Leaders warn against sudden changes as Lords call to scrap EBacc

Schools sector 'prone to swinging from one end of the pendulum to another', peers warned after report calls for widespread reform

Schools sector 'prone to swinging from one end of the pendulum to another', peers warned after report calls for widespread reform

School leaders have warned against sudden changes to secondary education without sufficient resources after Lords called for reforms including an end to the English baccalaureate (EBacc).

The House of Lords committee on education for 11-16 year olds warned today that the system is “too focused” on academic learning and written exams. 

The cross-party report argued ministers’ emphasis on a knowledge-rich approach had “overloaded” the curriculum with content. 

It also said the government should abandon the EBacc measure – which measures schools on the proportion of pupils entering a suite of five subject areas – entirely. 

The report added that government should reduce the amount of external assessment and lower the stakes at age 16, and introduce more non-exam assessments at key stage 4.

Jo Johnson, a former education minister and the committee’s chair, said change was “urgently needed to address an overloaded curriculum, a disproportionate exam burden and declining opportunities to study creative and technical subjects”.

The ASCL school leaders’ union supports scrapping the EBacc, saying it would “help rebalance the curriculum”. Critics have warned the measure has prompted schools to shun creative and technical subjects.

Leader urges caution over ‘dramatic change’

But Caroline Barlow, vice chair of the Headteachers Roundtable group, warned the sector was “prone to swinging from one end of the pendulum to another”.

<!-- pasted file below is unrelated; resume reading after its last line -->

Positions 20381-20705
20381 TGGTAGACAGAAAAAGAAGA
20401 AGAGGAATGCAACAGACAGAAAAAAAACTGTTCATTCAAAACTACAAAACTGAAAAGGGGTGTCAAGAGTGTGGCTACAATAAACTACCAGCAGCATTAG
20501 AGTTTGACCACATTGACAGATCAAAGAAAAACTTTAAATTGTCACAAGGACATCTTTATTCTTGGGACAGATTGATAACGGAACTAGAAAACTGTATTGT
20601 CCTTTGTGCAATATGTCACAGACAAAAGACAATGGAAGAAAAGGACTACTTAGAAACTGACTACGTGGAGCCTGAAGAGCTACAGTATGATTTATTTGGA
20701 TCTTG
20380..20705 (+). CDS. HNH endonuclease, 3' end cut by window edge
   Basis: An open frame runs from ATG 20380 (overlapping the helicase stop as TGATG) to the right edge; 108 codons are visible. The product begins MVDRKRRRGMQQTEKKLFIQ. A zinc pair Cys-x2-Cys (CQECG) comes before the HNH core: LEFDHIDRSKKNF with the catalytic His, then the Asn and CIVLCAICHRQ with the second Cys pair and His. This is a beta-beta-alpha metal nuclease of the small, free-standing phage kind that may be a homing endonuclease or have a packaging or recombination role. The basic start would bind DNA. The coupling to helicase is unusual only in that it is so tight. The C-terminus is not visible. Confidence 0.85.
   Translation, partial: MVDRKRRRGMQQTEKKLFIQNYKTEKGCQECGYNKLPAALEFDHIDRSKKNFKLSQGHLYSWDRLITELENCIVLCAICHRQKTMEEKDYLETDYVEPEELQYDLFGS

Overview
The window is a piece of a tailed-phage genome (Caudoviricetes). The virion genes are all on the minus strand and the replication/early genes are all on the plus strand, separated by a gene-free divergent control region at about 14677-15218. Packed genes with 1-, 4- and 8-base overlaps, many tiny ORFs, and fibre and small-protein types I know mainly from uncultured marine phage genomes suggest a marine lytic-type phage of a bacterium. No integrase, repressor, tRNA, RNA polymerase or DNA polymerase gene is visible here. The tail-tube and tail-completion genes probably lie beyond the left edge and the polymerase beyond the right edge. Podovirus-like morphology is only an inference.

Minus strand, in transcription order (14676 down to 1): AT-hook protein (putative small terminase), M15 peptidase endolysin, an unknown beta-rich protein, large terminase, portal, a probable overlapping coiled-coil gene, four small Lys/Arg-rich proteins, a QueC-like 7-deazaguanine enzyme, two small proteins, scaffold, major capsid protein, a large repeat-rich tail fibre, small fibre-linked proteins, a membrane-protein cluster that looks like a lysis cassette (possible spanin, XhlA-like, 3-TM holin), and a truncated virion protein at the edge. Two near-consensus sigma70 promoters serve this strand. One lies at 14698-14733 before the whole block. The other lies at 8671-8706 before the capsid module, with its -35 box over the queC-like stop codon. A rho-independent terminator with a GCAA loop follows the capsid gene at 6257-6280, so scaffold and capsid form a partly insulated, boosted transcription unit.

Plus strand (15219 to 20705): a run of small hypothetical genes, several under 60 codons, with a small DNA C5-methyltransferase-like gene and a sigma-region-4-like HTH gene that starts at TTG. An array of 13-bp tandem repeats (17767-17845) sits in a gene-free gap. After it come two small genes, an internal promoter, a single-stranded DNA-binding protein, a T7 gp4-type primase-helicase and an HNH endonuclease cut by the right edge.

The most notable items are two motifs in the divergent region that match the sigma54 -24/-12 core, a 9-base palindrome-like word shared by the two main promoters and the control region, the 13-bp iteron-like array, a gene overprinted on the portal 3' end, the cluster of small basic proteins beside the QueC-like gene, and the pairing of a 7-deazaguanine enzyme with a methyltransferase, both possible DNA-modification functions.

Caroline Barlow

“I think we’ve got to be a little bit careful before we put schools through more dramatic change to work out exactly what it is we do want to achieve”.

The Healthfield Community College head told BBC Radio Four “we need to take a long-term look” and ensure the sector is properly resourced. 

“A number of professionals have been saying for sometime that what we need…is a 10 year solution for education to decide exactly what it is that we all agree we want to do to make sure that is resourced and funding adequately.”

The sector also faces wider issues. Last week, it was revealed that just half of the secondary school teacher recruitment target had been met. This target has been missed 10 out of the last 11 years. 

‘Government has failed to attract teachers’

Steve Rollett, deputy chief executive of the Confederation of School Trusts, said there were symptoms in the sector to treat “but there are issues with the underlying analysis”. 

Posting on X, he said while the committee was right to question EBacc, “it’s not just because of curriculum narrowing and loss of arts/tech subjects.

“It’s also because government has failed over a long period to attract teachers of EBacc subjects into the profession. Schools can’t hold accountability for something that isn’t matched by the resource to deliver it.”

The committee called for a reduction of “rote learning” to give schools more capacity to “offer a more varied, richer range of learning experiences and develop a broader set of skills”. 

They said the extent of material to be covered “hampers pupils’ understanding of core concepts and stifles engagement”. 

However, David Thomas, a former Department for Education special adviser who now runs maths charity MESME, said a knowledge-rich approach “does not mean a ‘pub quiz’ curriculum of disconnected facts”.

It means giving children a rich foundation of understanding from which to build. It’s right to be revisiting our curriculum and asking how it can be made better, but we should be taking steps forwards not back.”

Tackle school cuts and workload first